Understanding How Video Surveillance after an Accident Can Impact Your Workers’ Comp Case

Employers and workers’ comp insurance companies might use video and other forms of surveillance to discredit employee claims. Workers’ comp fraud costs about $5 billion a year, so it’s not without reason that they investigate the truthfulness of employees’ claims.  However, it’s not only employees who are involved in fraud; sometimes employers try to circumvent the law and wrongly deny valid claims. Oftentimes, they take the video footage out of context or blow it out of proportion, ruining an injured worker’s chances compensation.  Employers’ Motivation for Using Surveillance  Why do employers or their insurance companies use surveillance tactics? They might tell you it’s to verify the authenticity of a worker’s claim. But in some cases they do it to find a way to bust the ... Read More »

What is temporary total disability?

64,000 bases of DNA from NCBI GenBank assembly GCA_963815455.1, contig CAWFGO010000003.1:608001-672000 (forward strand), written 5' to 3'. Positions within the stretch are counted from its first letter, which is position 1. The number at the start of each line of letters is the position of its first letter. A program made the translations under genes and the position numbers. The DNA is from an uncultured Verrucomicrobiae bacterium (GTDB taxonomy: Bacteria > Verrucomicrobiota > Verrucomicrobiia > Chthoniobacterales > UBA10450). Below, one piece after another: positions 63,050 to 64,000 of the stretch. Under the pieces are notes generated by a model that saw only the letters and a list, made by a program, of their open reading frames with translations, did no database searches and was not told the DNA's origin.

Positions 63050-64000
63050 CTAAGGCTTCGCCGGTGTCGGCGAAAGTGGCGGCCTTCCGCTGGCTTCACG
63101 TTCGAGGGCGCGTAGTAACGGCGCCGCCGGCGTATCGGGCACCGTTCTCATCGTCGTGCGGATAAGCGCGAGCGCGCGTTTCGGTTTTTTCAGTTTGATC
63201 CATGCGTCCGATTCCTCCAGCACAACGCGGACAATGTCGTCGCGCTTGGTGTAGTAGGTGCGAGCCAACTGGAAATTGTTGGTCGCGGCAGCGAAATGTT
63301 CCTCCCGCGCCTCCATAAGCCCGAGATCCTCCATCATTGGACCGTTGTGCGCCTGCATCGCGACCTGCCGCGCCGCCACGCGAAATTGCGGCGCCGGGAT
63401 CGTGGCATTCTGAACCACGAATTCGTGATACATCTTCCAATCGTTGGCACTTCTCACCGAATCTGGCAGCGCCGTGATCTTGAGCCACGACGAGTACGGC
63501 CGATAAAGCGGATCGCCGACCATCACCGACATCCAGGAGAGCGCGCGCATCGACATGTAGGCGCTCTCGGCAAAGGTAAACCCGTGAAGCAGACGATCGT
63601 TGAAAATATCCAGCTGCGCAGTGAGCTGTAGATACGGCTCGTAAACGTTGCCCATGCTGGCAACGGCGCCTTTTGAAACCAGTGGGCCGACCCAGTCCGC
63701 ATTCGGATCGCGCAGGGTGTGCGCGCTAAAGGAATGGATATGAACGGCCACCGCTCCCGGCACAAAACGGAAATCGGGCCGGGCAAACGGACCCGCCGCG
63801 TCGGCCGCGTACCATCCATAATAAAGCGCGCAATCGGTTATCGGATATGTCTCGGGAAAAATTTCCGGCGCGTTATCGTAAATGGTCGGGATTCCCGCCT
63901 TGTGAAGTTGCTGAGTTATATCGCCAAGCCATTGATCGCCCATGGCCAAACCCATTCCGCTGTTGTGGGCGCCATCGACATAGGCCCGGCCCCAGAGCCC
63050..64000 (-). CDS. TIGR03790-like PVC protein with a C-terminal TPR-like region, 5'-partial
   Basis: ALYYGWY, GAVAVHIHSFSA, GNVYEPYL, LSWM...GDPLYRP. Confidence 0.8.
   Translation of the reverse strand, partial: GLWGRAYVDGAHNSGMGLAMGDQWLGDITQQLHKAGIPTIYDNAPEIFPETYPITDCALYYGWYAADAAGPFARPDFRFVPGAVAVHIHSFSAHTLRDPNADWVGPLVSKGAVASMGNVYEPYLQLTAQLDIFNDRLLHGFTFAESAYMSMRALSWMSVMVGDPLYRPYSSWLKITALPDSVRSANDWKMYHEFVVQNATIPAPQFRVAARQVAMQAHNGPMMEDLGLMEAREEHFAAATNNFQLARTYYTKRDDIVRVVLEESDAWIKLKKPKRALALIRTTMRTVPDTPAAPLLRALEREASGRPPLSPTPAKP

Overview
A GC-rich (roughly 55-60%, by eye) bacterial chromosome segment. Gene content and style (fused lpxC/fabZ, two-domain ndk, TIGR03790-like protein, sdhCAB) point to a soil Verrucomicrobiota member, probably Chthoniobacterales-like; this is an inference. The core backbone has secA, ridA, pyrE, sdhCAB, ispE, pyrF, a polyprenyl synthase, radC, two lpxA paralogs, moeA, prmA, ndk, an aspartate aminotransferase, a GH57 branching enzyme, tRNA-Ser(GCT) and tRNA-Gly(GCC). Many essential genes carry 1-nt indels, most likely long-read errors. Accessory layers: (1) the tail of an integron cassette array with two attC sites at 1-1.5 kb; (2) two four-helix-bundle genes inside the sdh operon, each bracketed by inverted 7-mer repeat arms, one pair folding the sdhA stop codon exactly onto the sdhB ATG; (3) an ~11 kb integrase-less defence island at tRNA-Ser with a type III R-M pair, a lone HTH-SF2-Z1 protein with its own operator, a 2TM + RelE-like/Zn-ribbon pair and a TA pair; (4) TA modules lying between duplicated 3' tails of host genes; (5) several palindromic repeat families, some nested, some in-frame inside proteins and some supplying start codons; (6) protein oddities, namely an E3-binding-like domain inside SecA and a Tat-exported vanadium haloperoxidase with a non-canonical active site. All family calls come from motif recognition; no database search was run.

Temporary total disability is when an injured worker is totally unable to work for a period of time. During this span of time, an employee cannot return to a lower-paying job or light-duty work. As a result, the employee may be entitled to workers’ compensation disability benefits.  What benefits are available to an employee with temporary total disability?  Temporary total disability (TTD) benefits are payable when an injury prevents an employee from working for more than three days. These benefits start on the fourth day of disability and continue until whichever of the following occurs first: the employee returns to work or is medically capable of returning to employment significantly similar to the original job.  If the disability lasts longer than 14 days, the three-day ... Read More »